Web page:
Monitor safe relocation of oil depot | Inquirer Opinion

Monitor safe relocation of oil depot

On behalf of the Advocates for Environmental and Social Justice (AESJ), we express our appreciation of the Supreme Court for consistently upholding through the years the primacy of life on the issue of the relocation of the Pandacan oil depot.

A coalition of organizations and citizens of Pandacan and Manila, AESJ (up till 2004 was known as United Front to Oust the Oil Depot) has steadfastly campaigned for the last 14 years for the relocation of the Pandacan oil depot. Through these years, we persisted with our campaign within and outside the country, asserting that the oil depot has no place in a populated community. Like David fighting a Goliath, we pitted our meager resources against the vast influence and resources of the “Big Three” oil companies. Apart from our conviction on the need to secure the lives and health of the people of Pandacan and Manila, we were sustained, through the flip-flopping of our opportunist politicians, by our faith in the wisdom of the highest court of the land.


First to boost our morale and vindicate our position was the Supreme Court’s landmark decision in 2007. Affirming the mandamus case filed by the late Samsom Alcantara and lawyer Vladimir Cabigao of the Social Justice Society (SJS) against then Mayor Lito Atienza, the Court practically rebuked the mayor for refusing to implement his own city council’s Ordinance No. 8027. The Court ordered the immediate relocation of the oil depot, declaring the primacy of the lives and health of people over property and profits. The decision became final and executory in March 2009.

By then, Mayor Alfredo Lim had replaced Atienza. Sadly, Lim, his vice mayor, Isko Moreno, and the city council decided to “subvert” the decision. Invoking the issue of employment and the need for additional taxes for Manila, they passed City Ordinance No. 8187 which blatantly allowed all kinds of extremely hazardous and highly pollutive industries in Manila, a measure clearly intended to enable the oil companies to continue operating their oil depot in Pandacan.


After the passage of 8187, AESJ resumed its campaign. Together with our allies in the city council and Congress, as well as in civil society organizations especially those espousing the environmental cause (e.g., Ecowaste Coalition, the California-based Filipino-American Coalition for Environmental Solidarity and the Brussels-based Friends of the Earth-International), we insisted on the relocation of the Pandacan oil depot as something nonnegotiable. Our lawyers, Alcantara and Cabigao, filed a motion in the Supreme Court to nullify 8187 for going against the basic right to life of people.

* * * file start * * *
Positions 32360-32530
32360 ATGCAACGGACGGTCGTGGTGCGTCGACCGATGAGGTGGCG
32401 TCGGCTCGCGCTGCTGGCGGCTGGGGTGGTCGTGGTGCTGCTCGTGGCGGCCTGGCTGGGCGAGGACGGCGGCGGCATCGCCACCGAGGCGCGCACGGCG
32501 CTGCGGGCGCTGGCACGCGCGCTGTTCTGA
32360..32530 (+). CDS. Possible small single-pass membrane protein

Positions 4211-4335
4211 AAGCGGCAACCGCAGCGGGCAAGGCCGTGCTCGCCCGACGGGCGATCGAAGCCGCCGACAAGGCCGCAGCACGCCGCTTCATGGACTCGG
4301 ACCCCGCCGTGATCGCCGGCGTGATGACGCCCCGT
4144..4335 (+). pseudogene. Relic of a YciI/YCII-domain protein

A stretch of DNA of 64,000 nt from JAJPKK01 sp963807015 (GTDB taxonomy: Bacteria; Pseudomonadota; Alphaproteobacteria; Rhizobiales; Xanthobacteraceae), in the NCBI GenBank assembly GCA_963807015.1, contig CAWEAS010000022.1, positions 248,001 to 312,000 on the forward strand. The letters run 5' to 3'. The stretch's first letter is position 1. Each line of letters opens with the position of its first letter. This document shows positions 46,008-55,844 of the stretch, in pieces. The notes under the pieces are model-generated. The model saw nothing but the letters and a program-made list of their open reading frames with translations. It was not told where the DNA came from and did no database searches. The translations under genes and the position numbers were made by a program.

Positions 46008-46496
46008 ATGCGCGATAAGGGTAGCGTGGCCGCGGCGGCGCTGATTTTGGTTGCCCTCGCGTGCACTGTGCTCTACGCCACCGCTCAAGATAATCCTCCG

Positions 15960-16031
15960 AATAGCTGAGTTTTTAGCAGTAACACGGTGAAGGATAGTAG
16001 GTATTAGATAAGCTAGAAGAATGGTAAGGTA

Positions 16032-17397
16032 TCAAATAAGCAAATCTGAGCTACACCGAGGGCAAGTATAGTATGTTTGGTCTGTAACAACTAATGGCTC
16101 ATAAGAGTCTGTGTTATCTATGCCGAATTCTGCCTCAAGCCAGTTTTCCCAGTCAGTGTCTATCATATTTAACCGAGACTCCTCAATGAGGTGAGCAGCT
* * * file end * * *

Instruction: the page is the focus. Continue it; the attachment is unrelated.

In November 2014, the ordinance was declared unconstitutional and invalid by the Supreme Court. A last ditch appeal by Shell, through a motion for reconsideration, was rejected by the Court in March 2015. Putting the final nail in the coffin of the Big Three’s depot, the Court ordered the mayor of Manila and Regional Trial Court No. 39 to oversee the relocation of the oil depot. The decision, which became final and executory, requires the oil companies to relocate completely their facilities from Pandacan, giving them 45 days to submit their plans and schedules of relocation and another six months to implement the same. As if to make sure that the oil firms comply immediately, the Court forbade them, on pain of contempt, to make any further appeals on the matter.

From its 2007 decision to its final decision in March 2015 on the issue of the Pandacan oil depot, it was clear that the Supreme Court was convinced of the extreme danger posed by the facility to the lives of Manila residents. In its November 2014 decision, the Court states: “[T]he very nature of depots where millions of liters of highly inflammable and highly volatile products are stored, regardless of whether or not the composition may cause explosions, has no place in a densely populated area. Surely, any untoward incident in the oil depot, be it related to terrorism of whatever origin or otherwise, would definitely cause not only destruction to properties within and among the neighboring communities but certainly mass deaths and injuries.” The Court, in putting primacy to life over property and profits, is crystal clear: “Life is irreplaceable, property is not.”

Thus, the Manila city government and concerned citizens can now focus on monitoring the safe relocation of the oil depot and on the remediation and redevelopment of the 33 hectares of land to be vacated in the process. With a responsible city administration and with vigilant Manila residents and civil society groups keen on community-building, the people of Pandacan and its adjacent districts can look forward to a safer, progressive, people-oriented and green alternative community.

Antonio O. Santos and Sixto Carlos Jr. are president and general secretary, respectively, of Advocates for Environmental and Social Justice.

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TAGS: Advocates for Environmental and Social Justice, Alfredo Lim, Lito Atienza, MANILA, Pandacan Oil Depot
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